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 Winery recommendations

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mbmaverick



Posts : 3
Join date : 2008-04-01

PostSubject: Winery recommendations   Tue Apr 01, 2008 7:12 pm

I will be staying in Siena for two days in June (Sunday/Monday June 8-9). We will have a rental car. I would like to do one day for San Gimignano and one or two wineries in the Chianti area (Greve?). The next day I would like to go to Montalcino and Montepulciano. Can you make a recommendation for an itinerary? It is difficult to determine how much one can see in a day (I don’t know travel times) without rushing. We do not need a tour at every winery, just tastings and maybe one tour. Are there wineries open on the Sunday that we can visit?

Thank you so much!
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Rebecca in Tuscany
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Location : Tuscany

PostSubject: Re: Winery recommendations   Wed Apr 02, 2008 8:51 pm

Your itinerary is definitely possible. Four wine regions in two days and it’s clever to do the Chianti Classico on the same day as the Vernaccia di San Gimignano region, and the other day the Brunello di Montalcino with the Vino Nobile di Montepulciano. You probably won’t have time to visit more than one winery in each region – especially if you plan to visit the towns or other attractions.

Here’s my suggested itinerary, but of course make sure that you do whatever fits your pace and interests – this is just more or less what I would do.

You mentioned one of your days is a Sunday. It is true that your choice of open wineries will be limited, but a wine tour is not impossible. On this day you could go into the Chianti region. Stick to the Southern Chianti Classico which is closer to Siena and offers spectacular vistas and vino!
Head towards Castellina in Chianti which is a mere 20 minute drive from Siena and make an appointment with Loredana at the winery Castellare di Castellina (email: eswaan@castellare.it). The winery is medium sized for the Chianti Classico standards and produces some superb wines. The location is beautiful and the cellars suggestive. The tour & tasting consists of 3 reds and costs 10 Euro per person. If you’re not interested in the tour, you can go to the winery and taste without appointment and at no cost, but at that point you would be expected to buy. This will save you time and you will have extra time to visit Castellina and maybe Radda in Chianti.
Are you into good food? If you are, for lunch you should book two spots for yourselves at the restaurant of the famous butcher Dario Cecchini in Panzano – a 15 minute ride from Castellina. You have to be there at 1 pm precisely because that’s when they start serving the food. You will not regret!! http://www.solociccia.it/index.htm Razz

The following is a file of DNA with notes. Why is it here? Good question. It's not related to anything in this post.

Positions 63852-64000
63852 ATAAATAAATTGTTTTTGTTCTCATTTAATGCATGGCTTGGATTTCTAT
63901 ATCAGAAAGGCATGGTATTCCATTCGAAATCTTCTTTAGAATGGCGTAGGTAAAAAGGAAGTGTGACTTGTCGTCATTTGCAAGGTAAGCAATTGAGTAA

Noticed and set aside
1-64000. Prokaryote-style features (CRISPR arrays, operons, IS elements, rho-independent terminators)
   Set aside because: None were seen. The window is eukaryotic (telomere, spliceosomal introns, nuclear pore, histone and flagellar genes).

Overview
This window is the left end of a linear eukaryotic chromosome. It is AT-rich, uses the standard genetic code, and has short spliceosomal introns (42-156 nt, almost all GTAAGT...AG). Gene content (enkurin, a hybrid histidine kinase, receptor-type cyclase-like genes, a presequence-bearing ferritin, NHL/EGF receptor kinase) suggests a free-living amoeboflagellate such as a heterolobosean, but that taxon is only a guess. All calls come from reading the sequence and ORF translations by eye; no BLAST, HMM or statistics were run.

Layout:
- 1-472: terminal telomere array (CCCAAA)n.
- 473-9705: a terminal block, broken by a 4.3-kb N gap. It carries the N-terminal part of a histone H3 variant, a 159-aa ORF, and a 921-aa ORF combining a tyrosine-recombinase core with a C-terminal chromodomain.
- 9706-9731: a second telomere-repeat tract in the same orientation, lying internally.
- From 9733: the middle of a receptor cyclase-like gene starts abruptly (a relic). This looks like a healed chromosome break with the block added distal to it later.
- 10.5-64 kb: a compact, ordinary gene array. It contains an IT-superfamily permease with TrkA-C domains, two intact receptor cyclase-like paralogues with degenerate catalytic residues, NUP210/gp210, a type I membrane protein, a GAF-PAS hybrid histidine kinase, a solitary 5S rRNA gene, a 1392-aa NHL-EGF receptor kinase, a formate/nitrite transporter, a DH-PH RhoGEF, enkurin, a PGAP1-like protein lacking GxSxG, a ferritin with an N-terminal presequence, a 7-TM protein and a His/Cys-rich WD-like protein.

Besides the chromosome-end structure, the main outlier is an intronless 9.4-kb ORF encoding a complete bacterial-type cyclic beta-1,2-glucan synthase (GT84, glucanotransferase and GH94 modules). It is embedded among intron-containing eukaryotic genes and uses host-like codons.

After lunch head for San Gimignano. It will take you around 45 minutes to get there. Visit the town if you please and go to the “wine museum” by the fortress where you can have tasting of Vernaccia wines from the region. It’s not always open, so if it isn’t seek out a wine bar where you can do the same thing. You could also try and go to a winery, but a lot of them are closed on Sundays and by the time you get to San Gimignano it’s later in the day and you might be tired and want to just hang out. Don’t forget to try the delicious Vernaccia gelato in the world famous gelateria in Piazza della Cisterna.
The ride back to Siena is around 45 minutes.


The other day you head South towards Montalcino. Montalcino is likewise a 45 minute drive. It’s a good idea to plan ahead when visiting the Brunello wineries. Some you can just walk up to and are the big and more commercial wineries like Banfi and Barbi. They have tasting rooms and serve their wines all day long either free or for a fee – but of course this options is a little impersonal and doesn’t necessarily give you the best experience. Other wineries are prestigious and require appointments, like for example Biondi Santi, Poggio di Sotto, or Poggio Antico (if you go to the latter, make sure that you get a tour with Jenna – she’s great). And others again are small and family owned and so call ahead of time to make sure they know you are coming. In some places they don’t speak English so it’s a good idea to make sure they do before you arrive or you will have a conversation consisting of gestures only (can be quite charming, I suppose). You will find a list of wineries and phone numbers on the Consorzio web-site: http://www.consorziobrunellodimontalcino.it. In asking for appointments, remember to ask about the tasting fees, because they can vary widely and you don’t want to be unpleasantly surprised. On the same web-site you can download a map with the winery locations.